Journal Article
Multicenter Study
Research Support, Non-U.S. Gov't
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Risk of lymphoproliferative malignancy in relation to small intestinal histopathology among patients with celiac disease.

BACKGROUND: Celiac disease is associated with an increased risk of malignant lymphomas. The risk of lymphoproliferative malignancies in patients with small intestinal inflammation without villous atrophy and in patients with latent celiac disease is unknown.

METHODS: We performed a cohort study using duodenal and jejunal biopsy data that were collected from all 28 Swedish pathology departments (July 1969 to February 2008). We identified two population-based cohorts composed of 28,989 individuals with biopsy-verified celiac disease (villous atrophy, Marsh stage 3) and 13,140 individuals with small intestinal inflammation without villous atrophy (Marsh 1 + 2) and a regional cohort of 3711 individuals with latent celiac disease (positive celiac disease serology and normal mucosa). Cancer data were obtained by linkage to the National Cancer Registry. We used Cox regression to estimate hazard ratios (HRs) for lymphoproliferative malignancy and any solid cancer among the three cohorts compared with a total of 227,911 age- and sex-matched reference individuals.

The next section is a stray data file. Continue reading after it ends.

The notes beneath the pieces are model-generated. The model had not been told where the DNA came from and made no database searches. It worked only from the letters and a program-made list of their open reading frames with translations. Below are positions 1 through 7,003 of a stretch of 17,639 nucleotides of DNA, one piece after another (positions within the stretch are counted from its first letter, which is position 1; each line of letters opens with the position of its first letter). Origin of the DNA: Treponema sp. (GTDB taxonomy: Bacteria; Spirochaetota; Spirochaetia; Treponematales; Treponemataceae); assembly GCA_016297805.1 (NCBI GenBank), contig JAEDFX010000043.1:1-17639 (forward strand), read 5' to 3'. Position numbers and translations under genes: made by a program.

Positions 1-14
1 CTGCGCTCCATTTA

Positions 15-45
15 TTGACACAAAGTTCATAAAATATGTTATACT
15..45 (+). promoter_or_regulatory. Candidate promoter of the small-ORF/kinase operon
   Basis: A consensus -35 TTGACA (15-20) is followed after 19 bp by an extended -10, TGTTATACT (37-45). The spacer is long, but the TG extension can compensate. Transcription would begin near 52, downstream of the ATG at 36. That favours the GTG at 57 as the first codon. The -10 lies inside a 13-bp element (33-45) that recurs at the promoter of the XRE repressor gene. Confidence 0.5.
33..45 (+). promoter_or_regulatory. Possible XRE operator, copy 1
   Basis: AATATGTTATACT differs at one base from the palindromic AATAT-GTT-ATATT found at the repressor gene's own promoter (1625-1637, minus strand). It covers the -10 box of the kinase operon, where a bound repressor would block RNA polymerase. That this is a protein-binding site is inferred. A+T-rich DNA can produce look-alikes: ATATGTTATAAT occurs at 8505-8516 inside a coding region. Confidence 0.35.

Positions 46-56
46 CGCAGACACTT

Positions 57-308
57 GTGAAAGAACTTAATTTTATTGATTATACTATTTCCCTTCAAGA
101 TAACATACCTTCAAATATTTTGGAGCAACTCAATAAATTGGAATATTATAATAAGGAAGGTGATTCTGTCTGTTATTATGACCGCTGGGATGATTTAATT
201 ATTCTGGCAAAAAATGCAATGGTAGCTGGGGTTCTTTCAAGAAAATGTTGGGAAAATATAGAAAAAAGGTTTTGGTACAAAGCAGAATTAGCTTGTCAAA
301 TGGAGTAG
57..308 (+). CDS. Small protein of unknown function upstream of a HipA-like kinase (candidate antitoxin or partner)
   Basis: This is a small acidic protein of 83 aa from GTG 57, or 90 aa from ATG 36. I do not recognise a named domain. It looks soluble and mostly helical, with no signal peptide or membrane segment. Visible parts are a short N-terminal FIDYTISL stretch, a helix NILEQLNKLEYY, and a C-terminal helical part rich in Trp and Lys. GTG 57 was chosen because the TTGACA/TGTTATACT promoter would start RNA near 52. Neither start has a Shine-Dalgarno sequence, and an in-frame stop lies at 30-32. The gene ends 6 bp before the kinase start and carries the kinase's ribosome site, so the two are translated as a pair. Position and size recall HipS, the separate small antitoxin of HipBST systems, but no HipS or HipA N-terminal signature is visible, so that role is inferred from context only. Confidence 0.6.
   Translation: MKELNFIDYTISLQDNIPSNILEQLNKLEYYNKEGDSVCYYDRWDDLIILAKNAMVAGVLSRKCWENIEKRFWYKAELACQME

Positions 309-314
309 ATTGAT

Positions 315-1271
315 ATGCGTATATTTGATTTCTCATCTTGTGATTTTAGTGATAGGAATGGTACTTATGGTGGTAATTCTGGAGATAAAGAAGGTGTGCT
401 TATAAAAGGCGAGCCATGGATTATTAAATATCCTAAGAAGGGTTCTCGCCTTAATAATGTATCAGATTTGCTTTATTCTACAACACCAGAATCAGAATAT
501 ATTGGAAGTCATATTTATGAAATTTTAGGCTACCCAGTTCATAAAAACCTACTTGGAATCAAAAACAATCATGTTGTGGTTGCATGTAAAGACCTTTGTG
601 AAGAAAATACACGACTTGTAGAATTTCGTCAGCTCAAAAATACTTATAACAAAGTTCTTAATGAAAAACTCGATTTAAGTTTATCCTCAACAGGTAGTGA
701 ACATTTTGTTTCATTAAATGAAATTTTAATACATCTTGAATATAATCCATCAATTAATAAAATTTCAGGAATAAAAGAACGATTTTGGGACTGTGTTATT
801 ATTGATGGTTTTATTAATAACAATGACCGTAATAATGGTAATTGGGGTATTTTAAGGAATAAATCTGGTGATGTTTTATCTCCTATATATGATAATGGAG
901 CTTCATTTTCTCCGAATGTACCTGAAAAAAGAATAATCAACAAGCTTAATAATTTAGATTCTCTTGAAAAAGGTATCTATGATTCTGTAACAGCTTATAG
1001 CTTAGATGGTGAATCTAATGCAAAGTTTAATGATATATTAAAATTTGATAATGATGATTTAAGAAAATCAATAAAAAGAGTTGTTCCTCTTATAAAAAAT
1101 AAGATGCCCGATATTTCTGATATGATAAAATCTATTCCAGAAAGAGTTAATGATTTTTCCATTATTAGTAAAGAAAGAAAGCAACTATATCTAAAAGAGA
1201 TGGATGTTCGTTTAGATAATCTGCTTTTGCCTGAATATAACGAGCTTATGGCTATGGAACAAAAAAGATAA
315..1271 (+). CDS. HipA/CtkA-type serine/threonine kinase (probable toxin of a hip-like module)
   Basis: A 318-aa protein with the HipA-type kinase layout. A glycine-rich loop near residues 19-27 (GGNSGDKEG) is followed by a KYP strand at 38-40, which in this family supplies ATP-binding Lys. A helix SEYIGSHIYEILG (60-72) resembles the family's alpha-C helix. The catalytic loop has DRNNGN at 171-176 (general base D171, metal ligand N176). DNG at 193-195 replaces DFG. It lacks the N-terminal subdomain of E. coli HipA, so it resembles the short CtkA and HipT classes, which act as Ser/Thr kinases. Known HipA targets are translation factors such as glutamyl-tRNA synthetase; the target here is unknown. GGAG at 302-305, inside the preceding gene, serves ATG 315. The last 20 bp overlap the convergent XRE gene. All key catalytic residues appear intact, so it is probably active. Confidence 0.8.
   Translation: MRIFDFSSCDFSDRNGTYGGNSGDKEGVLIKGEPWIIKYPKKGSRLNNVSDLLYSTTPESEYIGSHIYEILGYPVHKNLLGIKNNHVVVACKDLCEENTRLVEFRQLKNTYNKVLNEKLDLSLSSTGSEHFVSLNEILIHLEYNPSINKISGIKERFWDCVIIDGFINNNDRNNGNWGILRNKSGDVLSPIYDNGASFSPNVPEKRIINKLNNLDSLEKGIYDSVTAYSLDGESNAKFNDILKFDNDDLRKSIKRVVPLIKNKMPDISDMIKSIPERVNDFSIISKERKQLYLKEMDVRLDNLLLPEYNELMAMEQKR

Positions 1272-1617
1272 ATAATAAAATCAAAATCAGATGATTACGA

RESULTS: Although biopsy-verified celiac disease and intestinal inflammation were associated with lymphoproliferative malignancy (for celiac disease, HR = 2.82; 95% confidence interval [CI] = 2.36 to 3.37, n = 193; for inflammation, HR = 1.81; 95% CI = 1.42 to 2.31, n = 89), latent celiac disease was not associated with lymphoproliferative malignancy (HR = 0.97; 95% CI = 0.44 to 2.14, n = 7). The absolute rates of lymphoproliferative malignancies among persons with celiac disease, small intestinal inflammation, and latent celiac disease were 70.3 per 100,000 person-years, 83.4 per 100,000 person-years, and 28.0 per 100,000 person-years, respectively. Compared with individuals with celiac disease, individuals with small intestinal inflammation or latent celiac disease were at a statistically significantly lower risk of lymphoproliferative malignancy. Risk of any solid cancer was not increased beyond the first year of follow-up in any cohort. Celiac disease was associated with Hodgkin lymphoma and both T-cell and B-cell non-Hodgkin lymphomas.

CONCLUSION: The risk of lymphoproliferative malignancy in celiac disease is dependent on small intestinal histopathology, with no increased risk in latent celiac disease.

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